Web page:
graduate student; Laval University, Que­ bec City, Canada. Borchers, William S. — probation coun­ selor, Montgomery County, Ohio, Juvenile Court; P.O. Box 114, Vandalia, Ohio. Brehm, Ralph D. — computer program­ mer, data processing. Nationwide Insur­ ance Company, Columbus, Ohio; 219 East Walnut Street, Westerville, Ohio. Brown, Andrea Ellen — (Mrs. James W. Legg) — teacher, special education, Green­ field Exempted Schools, Greenfield, Ohio; 448 Jefferson St., Greenfield, Ohio. Buchsieb, Emil G. — student, graduate school of Cincinnati College of Embalm­ ing; 2368 Victory Parkway, Cincinnati, Ohio. Butler, Harvey A. — lieutenant, U.S. Air Force, procurement officer, Dyess Air Force Base, Abilene, Texas; 2518 Wood­ ridge, Abilene, Texas. Case, Edward G. — lieutenant, U.S. Air Eorce, procurement officer, Fairchild Air Force Base, Spokane, Washington; 92d Hq. Combat Support Group, B.P.R. Fairchild AFB, Washington. Cassell, Sandra Armstrong — teacher, second grade; 2623 Fairfield View Place, Fort Wayne, Indiana. Cheek, David M. — graduate student. Business Administration, University of Michigan; 1220 White Street, Ann Arbor, Michigan. CiAMPA, Ralph C. — graduate student. United Theological Seminary, Dayton, Ohio; 1810 Harvard Blvd., Dayton 6, Ohio. Cline, Robert F. — teacher, coach; R.D. #1, Box 186, Loudonville, Ohio. Cole, Mary Alice — teacher, home eco­ nomics, West Jefferson, Ohio; 345 West Main, West Jefferson, Ohio.

Fast, Marie H. — teacher, second grade.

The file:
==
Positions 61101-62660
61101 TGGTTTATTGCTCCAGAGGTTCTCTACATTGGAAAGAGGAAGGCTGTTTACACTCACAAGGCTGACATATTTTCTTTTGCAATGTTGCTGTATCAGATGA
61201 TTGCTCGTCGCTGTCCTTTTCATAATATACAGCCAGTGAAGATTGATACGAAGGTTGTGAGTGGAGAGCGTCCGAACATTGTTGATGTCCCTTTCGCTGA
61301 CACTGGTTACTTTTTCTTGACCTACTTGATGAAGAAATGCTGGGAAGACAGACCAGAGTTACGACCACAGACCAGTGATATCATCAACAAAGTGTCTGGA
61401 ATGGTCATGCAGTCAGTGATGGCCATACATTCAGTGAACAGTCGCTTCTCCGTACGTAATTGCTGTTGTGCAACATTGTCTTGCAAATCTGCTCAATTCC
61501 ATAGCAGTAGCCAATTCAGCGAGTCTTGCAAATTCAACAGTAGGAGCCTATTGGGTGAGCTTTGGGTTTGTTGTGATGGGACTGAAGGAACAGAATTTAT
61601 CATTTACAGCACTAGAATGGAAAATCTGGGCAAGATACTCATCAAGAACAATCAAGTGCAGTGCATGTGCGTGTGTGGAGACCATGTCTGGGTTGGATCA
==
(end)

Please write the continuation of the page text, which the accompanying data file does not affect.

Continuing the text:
Hale Elementary School, Centerville, Ohio; Apt. 1, 2358 Patterson Blvd., Dayton, Ohio. Fetter, Christine A. — teacher, kinder­ garten, Tremont School, Upper Arlington, Ohio; 2200 Edington Road, Columbus 21, Ohio. Fichner, Marjorie Diane — teacher, spe­ cial education, Weinland Park School, Columbus, Ohio; 1002 Bryden Road, Apt. C, Columbus, Ohio. Floyd, Mary Ann — teacher, first grade. Monfort Heights School, Cincinnati, Ohio; 6708 Cheviot Road, Cincinnati, Ohio. Franklin, Martin L. — graduate student, chemistry, Pennsylvania State University; Lot 14 Woodie Crest Mobile City, State College, Pennsylvania. I’REEBORN, RicaiARD D. — sccond lieutenant United States Air Force, personnel services, Clark Field, Phillipine Islands; AO 3155815, HQ 405th Fighter Wing, Box 410, .\P0 74, San Francisco, California. Froelich, Norma Kay — teacher, Wooster City Schools, Wooster, Ohio; 4732 Man­ chester, Navarre, Ohio. Furay, Judith Ann — (Mrs. Tony E. Hugh) — supervisor of L. S. Ayre’s Tea­ room, Indianapolis, Indiana; 2859 South Meridan Street, Apartment 4A, Indiana­ polis 3, Indiana. Gallagher, James S. — vocal music teach­ er, Indianola Junior High School, Co­ lumbus, Ohio; 420 East 19th Avenue, Co­ lumbus, Ohio. Garthrell, George R. — special student, Otterbein College, Westerville, Ohio; 138 Main Street, Westerville, Ohio. Gilts, James L. — graduate student. School of Church Music, Southern Baptist Seminary, Louisville, Kentucky; P.O. Box 178, Southern Baptist Seminary, 2825 Lex­ ington Road, Louisville, Kentucky/40206. Gordon, David R. — teacher, health and business, Ben Franklin Junior High School; Springfield, Ohio; 4435 New Car­ lisle Pike, Springfield, Ohio. Gorsuch, Doris Jean (Mrs. Martin L. Franklin) — homemaker; Lot 14, Woodie Crest Mobile City, State College, Pennsyl­ vania. Gorsuch, Marilyn L. — kindergarten teacher, Washington Township, Center­ ville, Ohio; 2358 South Patterson Blvd., Dayton, Ohio/45409. Graf, Richard L. — English teacher. East High School, Columbus, Ohio; 579 Acton Road, Columbus 14, Ohio. Gregg, Gordon — free-lance writing; I81/2 North State Street, Westerville, Ohio. Gribler, Susan Elaine — recreation aide for the American Red Cross, U.S. Naval Hospital, Philadelphia, Pa.; 2033 Walnut, Philadelphia, Pa./19103. Guthery, William A. — casualty under­ writer, Hartford Accident and Indemnity Company; 31 Baker Street, Berea, Ohio. Hafner, Susan Ann — homemaker; 269 A Lower Mountain Road, R.R. #1, Furlong, Pennsylvania.